The U.S. presidential election was watched with interest, of course, by Israelis, some of whom favored John McCain because they believed he would have been a better “friend of Israel” than Barack Obama will be. Haaretz columnist Gideon Levy wonders if there aren’t some problems with this idea.
Gideon Levy in Haaretz:
Only in Israel does the prime minister place George Bush’s portrait in his den, in his private home. Only in Israel does the prime minister travel to visit him in the White House.
That’s because Bush was a friend of Israel. Israel’s greatest friend. Bush let it embark on an unnecessary war in Lebanon. He did not prevent the construction of a single outpost. He may have encouraged Israel, in secret, to bomb Iran. He did not pressure Israel to move ahead with peace talks, he even held up negotiations with Syria, and he did not reproach Israel for its policy of targeted killings.
Bush also supported the siege on Gaza and participated in the boycott of Hamas, which was elected in a democratic election initiated by his own administration.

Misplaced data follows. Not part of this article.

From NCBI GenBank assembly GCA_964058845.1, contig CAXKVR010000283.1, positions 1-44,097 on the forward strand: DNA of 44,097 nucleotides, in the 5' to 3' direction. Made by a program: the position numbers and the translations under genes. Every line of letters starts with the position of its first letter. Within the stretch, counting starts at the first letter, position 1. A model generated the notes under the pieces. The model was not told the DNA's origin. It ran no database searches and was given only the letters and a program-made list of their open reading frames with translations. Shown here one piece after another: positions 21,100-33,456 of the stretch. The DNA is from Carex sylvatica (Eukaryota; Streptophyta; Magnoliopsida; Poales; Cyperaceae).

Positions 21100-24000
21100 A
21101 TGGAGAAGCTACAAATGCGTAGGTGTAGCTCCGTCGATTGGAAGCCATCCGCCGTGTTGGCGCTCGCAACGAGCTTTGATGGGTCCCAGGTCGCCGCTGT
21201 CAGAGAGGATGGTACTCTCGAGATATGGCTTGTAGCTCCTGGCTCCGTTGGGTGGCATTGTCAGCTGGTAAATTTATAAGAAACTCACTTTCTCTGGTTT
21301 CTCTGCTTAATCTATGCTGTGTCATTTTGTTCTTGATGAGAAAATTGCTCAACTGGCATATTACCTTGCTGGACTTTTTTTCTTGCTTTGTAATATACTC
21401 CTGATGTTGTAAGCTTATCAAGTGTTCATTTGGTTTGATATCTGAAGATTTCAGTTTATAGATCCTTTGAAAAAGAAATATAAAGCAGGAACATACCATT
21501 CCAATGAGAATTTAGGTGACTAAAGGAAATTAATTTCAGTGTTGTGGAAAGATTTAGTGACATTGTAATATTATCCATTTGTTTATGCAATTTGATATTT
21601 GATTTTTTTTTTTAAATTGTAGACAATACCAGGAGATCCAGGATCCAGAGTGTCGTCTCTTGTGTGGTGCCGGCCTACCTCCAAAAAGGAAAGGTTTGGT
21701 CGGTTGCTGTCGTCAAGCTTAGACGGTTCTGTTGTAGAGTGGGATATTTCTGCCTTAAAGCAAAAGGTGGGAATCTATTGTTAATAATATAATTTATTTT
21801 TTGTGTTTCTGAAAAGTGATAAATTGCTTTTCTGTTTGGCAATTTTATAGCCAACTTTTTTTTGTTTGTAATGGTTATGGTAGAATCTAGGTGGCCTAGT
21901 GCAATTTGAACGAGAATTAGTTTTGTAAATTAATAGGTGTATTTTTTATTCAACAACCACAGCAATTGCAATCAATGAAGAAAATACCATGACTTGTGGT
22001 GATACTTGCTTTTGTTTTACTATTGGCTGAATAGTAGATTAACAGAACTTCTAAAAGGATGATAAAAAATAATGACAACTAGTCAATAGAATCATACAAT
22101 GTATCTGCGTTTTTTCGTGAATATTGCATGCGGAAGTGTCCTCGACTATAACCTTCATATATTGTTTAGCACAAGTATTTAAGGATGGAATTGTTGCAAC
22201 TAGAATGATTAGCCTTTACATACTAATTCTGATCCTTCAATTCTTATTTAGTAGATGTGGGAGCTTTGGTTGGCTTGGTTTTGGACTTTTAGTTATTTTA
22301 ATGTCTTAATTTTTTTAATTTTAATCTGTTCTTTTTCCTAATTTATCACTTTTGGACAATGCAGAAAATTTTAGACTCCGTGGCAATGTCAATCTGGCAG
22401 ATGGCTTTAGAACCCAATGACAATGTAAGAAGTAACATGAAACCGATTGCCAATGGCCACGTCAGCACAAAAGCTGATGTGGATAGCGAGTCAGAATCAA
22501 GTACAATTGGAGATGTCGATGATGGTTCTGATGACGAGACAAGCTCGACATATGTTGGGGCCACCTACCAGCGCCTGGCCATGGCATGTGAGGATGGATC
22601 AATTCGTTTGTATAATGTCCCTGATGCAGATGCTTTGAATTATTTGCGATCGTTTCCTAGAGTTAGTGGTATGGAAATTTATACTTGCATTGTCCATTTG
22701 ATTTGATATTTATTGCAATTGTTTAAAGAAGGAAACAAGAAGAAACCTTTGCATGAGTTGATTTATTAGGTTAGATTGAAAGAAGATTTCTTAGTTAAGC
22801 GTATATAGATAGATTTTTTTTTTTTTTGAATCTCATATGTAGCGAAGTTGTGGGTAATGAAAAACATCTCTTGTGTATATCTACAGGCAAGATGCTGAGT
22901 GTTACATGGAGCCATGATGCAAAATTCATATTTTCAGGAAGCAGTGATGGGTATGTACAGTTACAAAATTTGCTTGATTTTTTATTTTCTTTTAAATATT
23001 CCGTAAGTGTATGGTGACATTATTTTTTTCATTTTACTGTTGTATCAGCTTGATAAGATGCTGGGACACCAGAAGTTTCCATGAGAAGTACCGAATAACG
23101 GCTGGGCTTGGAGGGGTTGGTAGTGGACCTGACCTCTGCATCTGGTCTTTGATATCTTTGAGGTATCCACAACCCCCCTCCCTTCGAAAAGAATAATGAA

That’s just how we like U.S. presidents. They give us a green light to do as we please. They fund, equip and arm us, and sit tight. Such is the classic friend of Israel, a friend who is an enemy, and enemy of peace and an enemy to Israel.
Let us now hope that Obama will not be like them. That he will reveal himself to be a true friend of Israel. That he will put his whole weight behind a deep American involvement in the Middle East, that he will try to solve the Iranian issue through negotiation - the only effective means. That he will help end the siege on Gaza and the boycott of Hamas, that he will push Israel and Syria to make peace, that he will spur Israel and the Palestinians to reach a settlement.